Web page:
The dedicated chefs at ItChefs have declared this Sunday, January 17, to be the International Day of Italian Cuisine and the honored dish this year is tagliatelle al Ragu al Bolognese. One of the missions of the organization is to preserve and uphold the quality of Italian cuisine. Fair enough, although the rest of their mission involves getting paid for their work and was started by an Italian chef in Bali so I’ll let you work that out for yourself.
I see their point. Italian food in the States is usually Americanized Italian and a far cry from what is served in Italy. But, in authentic Italian tradition, of course its more complicated than that and as soon as you start to learn about Italian cooking, you begin to realize that the term “Italian cooking” is too generic to mean anything. A few basic things you need to know: Italy didn’t become a unified country until around 1860 and even though they do have a national anthem, they are deeply ambivalent about having a ‘national’ identity. First you belong to your family, then your town, then your commune, then your region, then Italy, so by the time you get to Italy, you have identify fatigue. In terms of cooking, it means: you make it like nonna, you share the same soil and weather with your town, you argue about recipes with the neighbors on the next block and all mention of “Italian cuisine” is reserved for the international press.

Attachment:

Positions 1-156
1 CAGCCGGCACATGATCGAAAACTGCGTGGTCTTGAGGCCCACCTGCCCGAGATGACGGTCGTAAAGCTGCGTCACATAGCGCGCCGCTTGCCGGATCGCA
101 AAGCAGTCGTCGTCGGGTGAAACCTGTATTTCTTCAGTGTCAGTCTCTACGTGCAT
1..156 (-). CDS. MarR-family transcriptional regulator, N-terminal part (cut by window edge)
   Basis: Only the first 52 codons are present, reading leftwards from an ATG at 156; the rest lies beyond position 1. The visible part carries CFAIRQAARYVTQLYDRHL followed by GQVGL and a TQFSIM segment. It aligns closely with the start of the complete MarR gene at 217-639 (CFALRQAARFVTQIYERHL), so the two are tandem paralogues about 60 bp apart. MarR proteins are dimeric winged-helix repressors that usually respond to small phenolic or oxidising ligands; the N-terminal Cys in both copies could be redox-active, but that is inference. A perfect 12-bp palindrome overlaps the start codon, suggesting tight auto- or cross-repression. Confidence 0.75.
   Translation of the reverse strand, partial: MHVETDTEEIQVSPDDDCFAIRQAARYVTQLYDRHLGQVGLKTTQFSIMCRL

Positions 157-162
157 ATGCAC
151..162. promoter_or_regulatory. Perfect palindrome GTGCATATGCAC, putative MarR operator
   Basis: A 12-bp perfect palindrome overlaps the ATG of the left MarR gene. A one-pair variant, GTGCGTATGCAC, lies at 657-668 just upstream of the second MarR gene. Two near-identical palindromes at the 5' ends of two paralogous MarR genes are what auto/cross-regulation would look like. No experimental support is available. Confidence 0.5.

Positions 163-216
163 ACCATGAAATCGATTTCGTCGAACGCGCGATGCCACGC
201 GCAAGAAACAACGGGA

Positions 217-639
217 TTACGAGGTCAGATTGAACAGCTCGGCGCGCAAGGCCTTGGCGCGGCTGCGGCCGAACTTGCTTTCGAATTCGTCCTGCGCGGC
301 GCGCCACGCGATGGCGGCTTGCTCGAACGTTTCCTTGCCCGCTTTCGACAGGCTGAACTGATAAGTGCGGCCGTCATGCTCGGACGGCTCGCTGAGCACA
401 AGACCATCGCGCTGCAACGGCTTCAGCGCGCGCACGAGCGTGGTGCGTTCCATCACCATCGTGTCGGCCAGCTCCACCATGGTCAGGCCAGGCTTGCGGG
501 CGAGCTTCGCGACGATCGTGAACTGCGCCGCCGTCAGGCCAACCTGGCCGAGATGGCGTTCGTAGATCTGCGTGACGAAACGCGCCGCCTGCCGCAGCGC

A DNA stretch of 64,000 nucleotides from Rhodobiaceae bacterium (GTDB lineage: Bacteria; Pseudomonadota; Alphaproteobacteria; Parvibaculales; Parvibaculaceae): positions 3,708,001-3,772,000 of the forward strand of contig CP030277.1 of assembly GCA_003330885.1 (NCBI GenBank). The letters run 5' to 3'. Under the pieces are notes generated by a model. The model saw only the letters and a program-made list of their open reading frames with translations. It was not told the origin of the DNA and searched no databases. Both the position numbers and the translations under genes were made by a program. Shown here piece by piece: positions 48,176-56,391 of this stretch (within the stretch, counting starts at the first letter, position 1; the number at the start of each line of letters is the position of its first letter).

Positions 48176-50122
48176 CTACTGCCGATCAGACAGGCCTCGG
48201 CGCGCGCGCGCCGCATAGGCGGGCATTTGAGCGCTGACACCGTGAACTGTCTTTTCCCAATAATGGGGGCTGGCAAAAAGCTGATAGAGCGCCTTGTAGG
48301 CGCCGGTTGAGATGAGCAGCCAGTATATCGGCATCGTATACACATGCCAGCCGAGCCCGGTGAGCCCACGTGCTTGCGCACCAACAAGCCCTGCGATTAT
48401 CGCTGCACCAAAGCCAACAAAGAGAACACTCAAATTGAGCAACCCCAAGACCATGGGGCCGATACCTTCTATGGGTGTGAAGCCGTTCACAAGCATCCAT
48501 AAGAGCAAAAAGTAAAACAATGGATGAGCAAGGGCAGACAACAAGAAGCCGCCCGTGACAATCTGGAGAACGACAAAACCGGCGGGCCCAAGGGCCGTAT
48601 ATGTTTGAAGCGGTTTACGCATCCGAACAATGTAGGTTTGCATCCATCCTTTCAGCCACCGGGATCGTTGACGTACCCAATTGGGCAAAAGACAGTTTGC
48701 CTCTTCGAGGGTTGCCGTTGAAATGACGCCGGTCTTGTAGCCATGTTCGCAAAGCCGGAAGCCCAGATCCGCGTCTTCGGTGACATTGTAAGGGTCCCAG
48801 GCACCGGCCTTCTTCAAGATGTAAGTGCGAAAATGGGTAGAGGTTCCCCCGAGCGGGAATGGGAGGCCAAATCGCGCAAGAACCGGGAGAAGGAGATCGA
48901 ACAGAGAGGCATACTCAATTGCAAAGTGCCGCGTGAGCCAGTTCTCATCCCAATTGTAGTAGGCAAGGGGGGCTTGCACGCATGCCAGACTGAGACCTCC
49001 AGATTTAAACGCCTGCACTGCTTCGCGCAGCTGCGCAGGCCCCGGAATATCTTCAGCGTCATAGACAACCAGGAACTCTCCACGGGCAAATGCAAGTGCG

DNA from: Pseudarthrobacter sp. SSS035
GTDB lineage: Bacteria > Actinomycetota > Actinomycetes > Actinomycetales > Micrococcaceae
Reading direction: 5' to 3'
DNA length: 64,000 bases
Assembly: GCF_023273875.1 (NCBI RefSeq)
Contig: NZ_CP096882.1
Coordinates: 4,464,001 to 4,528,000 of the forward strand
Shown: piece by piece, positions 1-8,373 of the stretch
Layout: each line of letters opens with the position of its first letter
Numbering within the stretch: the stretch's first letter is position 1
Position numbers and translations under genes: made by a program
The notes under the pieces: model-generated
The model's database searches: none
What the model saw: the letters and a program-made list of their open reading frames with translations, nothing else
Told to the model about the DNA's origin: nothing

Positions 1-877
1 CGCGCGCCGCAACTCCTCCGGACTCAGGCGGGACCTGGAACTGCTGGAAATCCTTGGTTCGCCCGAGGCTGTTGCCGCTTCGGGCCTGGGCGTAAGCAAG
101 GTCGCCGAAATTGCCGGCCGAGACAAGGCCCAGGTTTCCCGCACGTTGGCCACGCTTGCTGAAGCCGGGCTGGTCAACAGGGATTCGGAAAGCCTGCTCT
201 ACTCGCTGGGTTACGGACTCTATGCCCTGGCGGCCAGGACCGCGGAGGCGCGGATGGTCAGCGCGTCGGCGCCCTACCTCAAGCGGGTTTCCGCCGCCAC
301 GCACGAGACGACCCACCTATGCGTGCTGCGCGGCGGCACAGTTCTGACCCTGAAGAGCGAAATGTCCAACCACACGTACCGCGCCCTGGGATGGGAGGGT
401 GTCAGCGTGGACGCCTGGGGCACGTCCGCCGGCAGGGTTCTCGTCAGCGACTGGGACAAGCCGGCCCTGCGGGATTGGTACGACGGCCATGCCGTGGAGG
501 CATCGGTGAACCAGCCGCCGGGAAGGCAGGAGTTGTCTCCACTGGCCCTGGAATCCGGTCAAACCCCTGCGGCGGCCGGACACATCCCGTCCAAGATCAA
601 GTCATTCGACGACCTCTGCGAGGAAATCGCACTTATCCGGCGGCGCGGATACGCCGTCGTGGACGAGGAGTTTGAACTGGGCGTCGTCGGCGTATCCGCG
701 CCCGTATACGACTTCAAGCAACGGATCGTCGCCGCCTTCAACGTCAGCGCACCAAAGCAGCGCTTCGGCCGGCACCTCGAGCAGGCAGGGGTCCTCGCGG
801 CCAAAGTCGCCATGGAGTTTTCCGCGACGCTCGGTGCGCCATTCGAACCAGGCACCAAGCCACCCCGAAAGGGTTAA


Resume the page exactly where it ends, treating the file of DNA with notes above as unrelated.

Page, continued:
The ItChefs have declared war on “Italian cooking” by trying to raise awareness of the regional differences and they strive for accuracy in terminology. For example: spaghetti Bolognese, that dish enjoyed everywhere in the world, doesn’t exist in the city of Bologna. That’s because the region is known for fresh egg pasta like tagliatelle and dried spaghetti style pasta is a southern Italy food product. That’s just the noodle and that’s fairly easy to explain. The ragu or sauce is where there are true fighting words. Should the sauce be beef only, just beef flank, can it include pork and do you get drummed out of the corps altogether if you use veal? It took the Accademia della Italiana Cucina 38 years (!!!) to agree on a definition of this dish. I am giving you fair warning, unless you have 38 years to devote to the conversation, be careful about starting any conversation about the authentic version of a treasured recipe because it will be a long night. Over the years, I’ve learned to seal my mouth, look momentarily engaged and then wander off whenever the conversation turns to the ‘right’ way to make a dish.